Since positions m =1 and m = 11 are contiguous to a mirror and result in fundamental harmonic mode-locking, Eq. (5) is valid only for 1<m<N. In practice, Eq. (5) is used to see how close the right-hand side of the equation is to a positive integer given the experimental constraints. Since there are 11 equal segments in the cavity, (N=11), the position m = 6 yields n = 2 (exactly) and mode-locking at the 2nd harmonic, typically called colliding pulse mode-locking, is anticipated at 14.4 GHz. All other positions m yield n close to some integer. In other words, the cavity is not set up perfectly for harmonic mode-locking for n ≥ 3, although for m = 4 or 8, n = 3.14, which is reasonably close to 3. Thus, the third harmonic works acceptably in this absorber arrangement as our experiment will show. m = 3 or 9 gives n = 4.40, which is ambiguous as to which harmonic should lock. m = 2 or 10 gives n = 7.33, also rather indeterminate.
Inserting the absorber at position 9, 8, 6, 5 or 4 experimentally results in background-free mode-locking (Fig. 5), and the corresponding repetition rates for the different absorber locations are listed in Table 2. The pulse shape traces shown in the Fig. 5 and Fig. 6 are obtained from a background free Femtochrome autocorrelator.
With the absorber positioned at sites 1, 2, 3, and 10, no mode locking was observed. For the first 3 cases, the result is attributed to the dissimilar intensity of the colliding pulses caused by the low-reflection coating on the nearby mirror. Location 10 is close to ideal for locking on the 7th harmonic, but this is not seen. Locations 4 and 8 are geometrically equivalent and give the same result of 21.6 GHz, which is the 3rd harmonic. The mode-locking pulse and peak power of layouts with the absorber at location 11, 6 and 8 are mapped as a function of gain current and absorber voltage in Fig. 4. For the colliding pulse mode-locking (site 6), the absorber is more efficiently bleached with a relatively symmetric pulse collision, and the operation range expands compared to mode-locking on the fundamental harmonic (site 11). Next by inserting the absorber at location 8, a further increase in the sub-10 ps working range is obtained due to an even more symmetric pulse collision. The gain current-absorber voltage operating area for m = 8 is almost 3 times larger than the area of the arrangement functioning at the fundamental repetition rate. In contrast, the stable mode-locking range of the m = 4 MLL (also 3rd harmonic) covers only a very narrow area because of a more asymmetrical pulse collision, even though the intensity sum of the colliding pulses is higher compared to the m = 8 device. This comparison of the m = 4 and m = 8 devices emphasizes that symmetric pulse collision is more important than the total intensity for ensuring stable mode-locking.
Positions 5 and 7 are sites of very low symmetry (predicted to mode-lock between the 2nd and 3rd harmonic). However, robust mode-locking was achieved at the 7th harmonic of 50.7 GHz with the absorber at site 5. Although this observation is not well understood at the time, the result may arise from either non-linear dynamic interaction between the gain and absorber or a slight offset in the cavity segmentation caused by mirror cleaving uncertainty. Using the 50.7 GHz configuration, a pump current density of 857 A/cm2 and a reverse bias of 1V, yielded pulse widths of 6 ps and a peak power of 70 mW. The pulse shape is shown in Fig. 6(a) demonstrating complete mode-locking. Location 9 gave the result of 42.4 GHz. Under conditions of a reverse bias of 8 V and a gain current of 340 mA, a record peak power of 243 mW for QD mode-locked lasers operating over 40 GHz. was achieved at a pulse width of 6.6 ps.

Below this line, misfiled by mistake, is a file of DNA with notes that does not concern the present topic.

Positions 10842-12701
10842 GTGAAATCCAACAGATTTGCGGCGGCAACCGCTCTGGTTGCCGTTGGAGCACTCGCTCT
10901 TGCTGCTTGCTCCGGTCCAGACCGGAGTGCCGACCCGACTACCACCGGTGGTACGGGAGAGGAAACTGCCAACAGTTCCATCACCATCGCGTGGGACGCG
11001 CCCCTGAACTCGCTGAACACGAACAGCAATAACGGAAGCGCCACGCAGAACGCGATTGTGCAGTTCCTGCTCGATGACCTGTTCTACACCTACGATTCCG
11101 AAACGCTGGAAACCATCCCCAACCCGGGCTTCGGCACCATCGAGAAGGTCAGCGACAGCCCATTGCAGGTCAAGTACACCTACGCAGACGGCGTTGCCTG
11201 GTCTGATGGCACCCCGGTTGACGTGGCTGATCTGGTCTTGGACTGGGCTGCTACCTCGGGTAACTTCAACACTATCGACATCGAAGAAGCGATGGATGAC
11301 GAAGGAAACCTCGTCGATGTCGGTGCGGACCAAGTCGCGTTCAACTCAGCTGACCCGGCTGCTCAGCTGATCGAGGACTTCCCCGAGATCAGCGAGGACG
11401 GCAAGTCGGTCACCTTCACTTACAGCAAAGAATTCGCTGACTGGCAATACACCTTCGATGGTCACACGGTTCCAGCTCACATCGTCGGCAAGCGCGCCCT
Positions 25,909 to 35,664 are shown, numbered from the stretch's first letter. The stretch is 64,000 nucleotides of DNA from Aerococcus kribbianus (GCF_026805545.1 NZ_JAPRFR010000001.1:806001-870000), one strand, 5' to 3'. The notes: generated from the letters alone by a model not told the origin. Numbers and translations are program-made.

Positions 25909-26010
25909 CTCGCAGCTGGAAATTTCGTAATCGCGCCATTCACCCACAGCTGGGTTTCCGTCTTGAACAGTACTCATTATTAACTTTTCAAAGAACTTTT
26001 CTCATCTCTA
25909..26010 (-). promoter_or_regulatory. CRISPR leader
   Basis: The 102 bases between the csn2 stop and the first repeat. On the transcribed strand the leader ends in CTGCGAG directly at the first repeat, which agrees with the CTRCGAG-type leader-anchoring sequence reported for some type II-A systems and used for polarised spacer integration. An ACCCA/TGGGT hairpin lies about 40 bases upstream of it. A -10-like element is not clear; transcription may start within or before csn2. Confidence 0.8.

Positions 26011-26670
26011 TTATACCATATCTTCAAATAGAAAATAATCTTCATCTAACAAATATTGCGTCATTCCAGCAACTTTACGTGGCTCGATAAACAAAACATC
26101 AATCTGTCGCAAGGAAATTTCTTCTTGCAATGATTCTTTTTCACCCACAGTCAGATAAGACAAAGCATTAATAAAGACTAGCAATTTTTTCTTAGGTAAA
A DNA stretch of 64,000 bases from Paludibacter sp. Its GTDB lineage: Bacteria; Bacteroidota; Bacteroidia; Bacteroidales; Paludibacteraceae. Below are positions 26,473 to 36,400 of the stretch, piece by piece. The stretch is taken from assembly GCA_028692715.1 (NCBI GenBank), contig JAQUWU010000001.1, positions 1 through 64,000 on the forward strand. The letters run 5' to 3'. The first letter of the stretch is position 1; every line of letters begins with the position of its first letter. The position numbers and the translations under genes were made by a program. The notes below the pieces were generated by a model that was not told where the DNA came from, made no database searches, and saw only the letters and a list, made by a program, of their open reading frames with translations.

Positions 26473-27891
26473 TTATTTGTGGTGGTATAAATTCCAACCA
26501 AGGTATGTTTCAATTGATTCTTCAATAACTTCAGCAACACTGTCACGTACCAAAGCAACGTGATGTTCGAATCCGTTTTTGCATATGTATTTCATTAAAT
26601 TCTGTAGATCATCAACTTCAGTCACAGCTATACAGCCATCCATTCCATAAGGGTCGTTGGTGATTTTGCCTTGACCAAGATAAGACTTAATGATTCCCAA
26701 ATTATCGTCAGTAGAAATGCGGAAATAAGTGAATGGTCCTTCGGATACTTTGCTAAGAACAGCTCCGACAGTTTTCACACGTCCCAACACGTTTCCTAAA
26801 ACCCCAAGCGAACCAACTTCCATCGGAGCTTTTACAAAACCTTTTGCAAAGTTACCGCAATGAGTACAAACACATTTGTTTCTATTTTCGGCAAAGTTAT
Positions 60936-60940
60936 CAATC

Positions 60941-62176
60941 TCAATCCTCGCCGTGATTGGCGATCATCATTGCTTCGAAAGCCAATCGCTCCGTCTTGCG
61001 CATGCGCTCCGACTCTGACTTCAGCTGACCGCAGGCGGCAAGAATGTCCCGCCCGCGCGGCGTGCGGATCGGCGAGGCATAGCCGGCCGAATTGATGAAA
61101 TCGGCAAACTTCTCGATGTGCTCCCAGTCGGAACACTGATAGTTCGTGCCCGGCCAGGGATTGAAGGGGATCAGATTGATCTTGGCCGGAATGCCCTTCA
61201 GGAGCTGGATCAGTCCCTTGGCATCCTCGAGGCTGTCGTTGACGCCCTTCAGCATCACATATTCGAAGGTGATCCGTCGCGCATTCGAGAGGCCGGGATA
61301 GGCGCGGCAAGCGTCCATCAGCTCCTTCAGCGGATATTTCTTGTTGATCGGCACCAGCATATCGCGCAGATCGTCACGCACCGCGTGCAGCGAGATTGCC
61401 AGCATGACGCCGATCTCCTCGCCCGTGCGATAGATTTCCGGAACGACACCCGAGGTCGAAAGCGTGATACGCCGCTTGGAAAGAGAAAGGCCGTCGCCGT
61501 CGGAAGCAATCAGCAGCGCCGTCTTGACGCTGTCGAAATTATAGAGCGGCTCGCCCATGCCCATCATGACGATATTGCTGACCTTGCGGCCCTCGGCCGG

With the absorber placed at section 9 and the bias voltage set at zero V, we obtained incomplete mode-locking at 115 GHz with pump currents ranging from 100 mA to 130 mA. The pulse shape is shown in the Fig. 6(b). It is expected that we can obtain even higher frequencies by cleaving the end sections to different lengths without decreasing the absorber’s length. This technique offsets the center position of the absorber to alternate locations that can more efficiently excite higher order harmonics.
Novel multi-section quantum dot passively mode-locked lasers have been discussed. Reconfigurable multi-section MLL devices were fabricated that permit the comparison of the characteristics of different MLL structures within the same device. The multi-section MLL configurations significantly increase the peak pulsed power up to 49% and reduce the pulse width up to 34% in the QD mode-locked lasers because the passive waveguide section increases the saturation photon density, decreases nonlinear gain suppression in the device and makes the passive MLL devices mode-lock more easily. A minimum pulse width of about 6.5 ps has been realized for a 5.5-mm cavity length, 7.2 GHz repetition rate device. By positioning the absorber at different locations along the laser cavity, we obtained high-order harmonic MLLs with repetition rate up to 50.7 GHz and incomplete mode locking device with repetition rate as high as 115 GHz. A record peak power of 234 mW for QD mode-locked lasers operating over 40 GHz is recorded. Future photonic integrated circuits such the simple ones described in this work may be key building blocks [23, 31] on future “Lidar on a Chip” systems that significantly reduce the LIDAR system size, cost, and weight, as well as allow for dramatic frequency and waveform agility [31, 32]. This type of technology solution using QD photonic interacted circuits will enable the development of small-scale seeker systems such as small UAV’s for urban operations and sensing.
The authors gratefully acknowledge sponsorship of this work from AFRL grant FA8750-06-1-0085, AFOSR grant FA9550-06-1-0411 and the STEPP/NRC program. They also are grateful to the many individuals for discussions and perspective on the LIDAR and AWG issues including John Malowicki, Dr. John Albrecht, Rick Fedors and Dr. Paul F. McManamon.